'Shock and horror' over proposed 1% pay rise for NHS staff

The government has recommended that NHS staff in England should receive a 1% pay increase this year, a move that has seen nurses leaders looking at the prospect of strike action.

The health secretary, Matt Hancock, said on Friday that the decision to recommend such a small increase was due to an assessment of “what’s affordable as a nation” after the economic toll taken by the coronavirus crisis.

Health unions have criticised the 1% pay proposal and one - representing nurses - is calling for a 12.5% increase instead.

In November, the government announced that public-sector workers would have their pay frozen in 2021-22.

Put on the spot about his repeated praise for NHS workers over the course of the pandemic, Hancock insisted he could not be more generous: “We do have issues of the affordability because of the consequences of the pandemic on the public finances, which were set out in the budget this week.”

Hancock also ruled out the idea of a one-off payment for health staff in recognition of their work in the pandemic, as promised by the Scottish government to its workforce, saying this “isn’t the approach we have chosen to take”.

The Royal College of Nursing (RCN) has described the 1% figure as pitiful, holding an emergency meeting that agreed to set up a £35m fund to support members in the event of a strike.

It said it would only be used by members “should they wish to take action ,stating that the “next steps will be decided in conjunction” with them.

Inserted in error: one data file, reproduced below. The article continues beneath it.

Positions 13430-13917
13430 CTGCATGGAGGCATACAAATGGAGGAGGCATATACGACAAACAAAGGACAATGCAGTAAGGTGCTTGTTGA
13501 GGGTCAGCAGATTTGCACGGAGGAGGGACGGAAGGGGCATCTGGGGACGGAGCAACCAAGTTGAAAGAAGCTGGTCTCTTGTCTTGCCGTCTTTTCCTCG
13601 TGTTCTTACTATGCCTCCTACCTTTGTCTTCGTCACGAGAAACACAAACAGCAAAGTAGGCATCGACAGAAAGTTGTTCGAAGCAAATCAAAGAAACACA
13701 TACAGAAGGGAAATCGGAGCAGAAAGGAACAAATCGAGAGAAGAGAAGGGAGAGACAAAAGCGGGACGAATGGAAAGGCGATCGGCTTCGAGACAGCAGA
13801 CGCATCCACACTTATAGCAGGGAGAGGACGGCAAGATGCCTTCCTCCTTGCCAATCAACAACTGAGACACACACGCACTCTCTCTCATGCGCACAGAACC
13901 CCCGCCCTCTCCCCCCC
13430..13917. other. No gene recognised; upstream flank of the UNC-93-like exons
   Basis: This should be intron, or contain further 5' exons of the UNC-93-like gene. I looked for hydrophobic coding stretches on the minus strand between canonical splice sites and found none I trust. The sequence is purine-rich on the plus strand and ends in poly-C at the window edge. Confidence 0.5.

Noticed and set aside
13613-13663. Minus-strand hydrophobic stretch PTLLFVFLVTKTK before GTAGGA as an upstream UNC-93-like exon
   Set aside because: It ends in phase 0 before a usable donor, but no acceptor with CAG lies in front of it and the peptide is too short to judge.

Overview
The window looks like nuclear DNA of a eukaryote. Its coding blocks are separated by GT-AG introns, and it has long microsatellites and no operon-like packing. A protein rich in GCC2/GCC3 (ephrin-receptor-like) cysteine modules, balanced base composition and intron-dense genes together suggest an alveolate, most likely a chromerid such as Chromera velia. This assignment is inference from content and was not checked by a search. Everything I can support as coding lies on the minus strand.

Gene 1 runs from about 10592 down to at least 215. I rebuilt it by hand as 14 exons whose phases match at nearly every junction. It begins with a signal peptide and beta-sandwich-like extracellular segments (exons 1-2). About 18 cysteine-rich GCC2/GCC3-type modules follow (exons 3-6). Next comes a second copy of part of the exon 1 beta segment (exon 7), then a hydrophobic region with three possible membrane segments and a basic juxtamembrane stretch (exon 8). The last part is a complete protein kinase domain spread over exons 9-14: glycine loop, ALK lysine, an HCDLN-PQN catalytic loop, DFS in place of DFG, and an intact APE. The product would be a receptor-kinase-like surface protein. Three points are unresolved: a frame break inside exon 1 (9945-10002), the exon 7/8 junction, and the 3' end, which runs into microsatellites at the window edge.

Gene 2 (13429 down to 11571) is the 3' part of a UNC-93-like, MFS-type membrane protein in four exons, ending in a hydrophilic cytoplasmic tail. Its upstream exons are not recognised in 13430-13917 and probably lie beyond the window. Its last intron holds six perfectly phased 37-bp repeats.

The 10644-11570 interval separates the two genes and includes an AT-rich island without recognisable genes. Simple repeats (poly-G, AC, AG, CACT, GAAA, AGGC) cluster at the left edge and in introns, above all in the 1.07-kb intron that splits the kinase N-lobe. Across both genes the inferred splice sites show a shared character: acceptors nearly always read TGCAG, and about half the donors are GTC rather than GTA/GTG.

The junior health minister Nadine Dorries said on Friday that ideally nurses would get a bigger pay rise, and she suggested the government could “move” on the issue.

She said the offer was the most the government thought it could afford and put forward to the NHS pay review body. She told Sky News: “That will be discussed, then we will wait for feedback from unions and other health sector stakeholders and see where we move to on this, but the 1% is what the government can afford.”

The NHS Confederation, which represents hospital trusts and other organisations, expressed alarm at the prospect of a strike. “This is not the scenario anyone would want, but this clearly shows the depth of feeling at the RCN,” its chief executive, Danny Mortimer, said.

The 1% figure, which is for staff across the UK, will now be considered by the Review Body on Doctors’ and Dentists’ Remuneration, and also the NHS pay review body, which covers nurses and other staff. Both are expected to report back in May, with final decisions made by Hancock or the relevant devolved administration.

The recent pay debate in many ways is similar to 2010-11, when it was decided that pay would be frozen for all public-sector workers as part of government austerity measures.

Strict pay freezes or pay caps were implemented until 2018-19, when the government removed these limits and a three-year pay agreement was implemented for NHS staff in England.

Nonetheless, the impact of inflation means that over the whole period some salaries are worth less than they were a decade ago.